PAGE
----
Jean Marais

11 Dec 1913
8 Nov 1998
Film Industry
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Jean-Alfred Villain-Marais, also known as Jean Marais ( 11 December 1913 – 8 November 1998), was a French actor, director and sculptor.

A native of Cherbourg, France, Marais was a son of Alfred Emmanuel Victor Paul Villain-Marais and his wife, the former Aline Marie Louise Vassord.

Marais starred in several movies directed by Jean Cocteau, for a time his lover and a lifelong friend, most famously Beauty and the Beast (1946) and Orphée (1949). Marais played over 100 roles in film and on television, and also was known for work in other areas of artistic expression, such as writing, painting and sculpture.

In the 1950s, Marais became a star of swashbuckling pictures, enjoying great box office popularity in France. He performed his own stunts. In the 1960s, he played both the famed villain and the hero of the Fantômas trilogy. In 1963, he was a member of the jury at the 3rd Moscow International Film Festival.

After 1970, Marais’s on-screen performances became few and far between, as he preferred concentrating on his stage work. He kept performing on stage until his eighties, also working as a sculptor. His sculpture “Le passe muraille” (The Walker Through Walls) can be seen in the Montmartre Quarter of Paris.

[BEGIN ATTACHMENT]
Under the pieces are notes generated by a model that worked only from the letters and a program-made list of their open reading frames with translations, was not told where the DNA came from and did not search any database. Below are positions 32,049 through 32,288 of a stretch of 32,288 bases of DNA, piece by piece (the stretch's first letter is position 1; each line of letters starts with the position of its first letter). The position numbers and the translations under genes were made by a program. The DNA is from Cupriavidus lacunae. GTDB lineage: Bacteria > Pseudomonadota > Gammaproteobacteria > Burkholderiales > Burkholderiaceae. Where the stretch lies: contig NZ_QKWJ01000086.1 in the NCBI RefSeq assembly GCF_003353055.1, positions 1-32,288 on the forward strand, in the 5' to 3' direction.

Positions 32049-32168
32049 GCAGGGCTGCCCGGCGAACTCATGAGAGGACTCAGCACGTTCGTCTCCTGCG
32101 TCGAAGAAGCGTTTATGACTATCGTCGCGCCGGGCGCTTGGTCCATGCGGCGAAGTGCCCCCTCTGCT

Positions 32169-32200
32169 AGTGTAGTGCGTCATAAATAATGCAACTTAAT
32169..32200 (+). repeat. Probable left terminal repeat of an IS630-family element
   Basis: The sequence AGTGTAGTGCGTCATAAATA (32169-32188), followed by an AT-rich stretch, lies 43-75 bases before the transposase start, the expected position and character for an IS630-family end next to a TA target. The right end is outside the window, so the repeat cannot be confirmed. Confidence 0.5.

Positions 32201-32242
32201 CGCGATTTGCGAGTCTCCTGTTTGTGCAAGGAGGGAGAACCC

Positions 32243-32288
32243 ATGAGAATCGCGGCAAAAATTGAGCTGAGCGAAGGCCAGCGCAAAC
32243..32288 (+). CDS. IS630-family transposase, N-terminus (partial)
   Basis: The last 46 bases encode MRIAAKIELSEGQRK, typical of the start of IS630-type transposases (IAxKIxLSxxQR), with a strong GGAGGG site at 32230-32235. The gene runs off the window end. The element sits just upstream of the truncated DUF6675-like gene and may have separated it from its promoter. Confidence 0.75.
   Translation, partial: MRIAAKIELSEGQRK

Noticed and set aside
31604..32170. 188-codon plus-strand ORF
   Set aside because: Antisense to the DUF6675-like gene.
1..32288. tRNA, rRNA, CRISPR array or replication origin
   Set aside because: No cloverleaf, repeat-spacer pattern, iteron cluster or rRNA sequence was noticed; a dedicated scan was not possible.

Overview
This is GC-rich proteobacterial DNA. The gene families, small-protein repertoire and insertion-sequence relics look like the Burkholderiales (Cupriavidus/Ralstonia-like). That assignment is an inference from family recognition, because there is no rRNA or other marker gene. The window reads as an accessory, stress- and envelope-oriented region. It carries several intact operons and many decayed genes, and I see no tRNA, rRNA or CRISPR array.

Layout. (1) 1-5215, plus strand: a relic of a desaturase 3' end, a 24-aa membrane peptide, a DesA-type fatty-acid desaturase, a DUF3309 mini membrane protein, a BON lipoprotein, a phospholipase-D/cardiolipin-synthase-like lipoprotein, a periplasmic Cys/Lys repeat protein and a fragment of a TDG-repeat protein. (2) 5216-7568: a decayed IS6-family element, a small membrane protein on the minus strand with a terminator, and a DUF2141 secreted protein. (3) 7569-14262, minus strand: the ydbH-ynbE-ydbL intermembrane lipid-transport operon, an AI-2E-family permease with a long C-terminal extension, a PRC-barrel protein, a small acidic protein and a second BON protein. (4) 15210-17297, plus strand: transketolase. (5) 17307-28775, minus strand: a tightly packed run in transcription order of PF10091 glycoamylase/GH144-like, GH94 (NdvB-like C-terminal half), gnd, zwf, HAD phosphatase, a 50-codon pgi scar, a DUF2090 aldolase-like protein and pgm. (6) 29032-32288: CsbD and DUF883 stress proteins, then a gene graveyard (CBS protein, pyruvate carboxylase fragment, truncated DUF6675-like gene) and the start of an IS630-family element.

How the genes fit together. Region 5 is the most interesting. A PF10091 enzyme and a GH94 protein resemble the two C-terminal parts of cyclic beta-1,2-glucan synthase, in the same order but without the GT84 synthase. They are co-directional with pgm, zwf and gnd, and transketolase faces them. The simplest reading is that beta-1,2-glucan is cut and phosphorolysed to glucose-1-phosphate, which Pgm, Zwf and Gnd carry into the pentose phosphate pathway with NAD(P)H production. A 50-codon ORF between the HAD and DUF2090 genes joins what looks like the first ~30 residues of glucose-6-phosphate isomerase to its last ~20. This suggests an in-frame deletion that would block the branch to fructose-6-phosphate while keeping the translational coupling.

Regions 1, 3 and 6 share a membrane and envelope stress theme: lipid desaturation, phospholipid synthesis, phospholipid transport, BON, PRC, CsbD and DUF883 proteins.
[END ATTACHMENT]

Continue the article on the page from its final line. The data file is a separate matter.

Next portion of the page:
In 1985, he was the head of the jury at the 35th Berlin International Film Festival. He was featured in the 1995 documentary “Screening at the Majestic”, which is included on the 2003 DVD release of the restored print of Beauty and the Beast. Marais appears on the cover sleeve of The Smiths single This Charming Man.

Though he was engaged during World War II to the actress Mila Parély, the couple split after around two years.

Marais, who was gay, was the muse and lover of Jean Cocteau until Cocteau’s death. After Cocteau’s death, Marais wrote a memoir of Cocteau, L’Inconcevable Jean Cocteau, attributing authorship to “Cocteau-Marais”. He also wrote his own autobiography, L’Histoire de ma vie, published in 1975. From 1953 until 1959, his companion was the American dancer George Reich.

Marais died from cardiovascular disease in Cannes, Alpes-Maritimes, in 1998. He is interred there at Vallauris cemetery.

In the early 1960s, Marais learned that he had a biological son, Serge Ayala, whom he recognized in 1962 and who eventually took the name Serge Villain-Marais. This son, who became a singer and an actor, committed suicide in 2012 at age 69.

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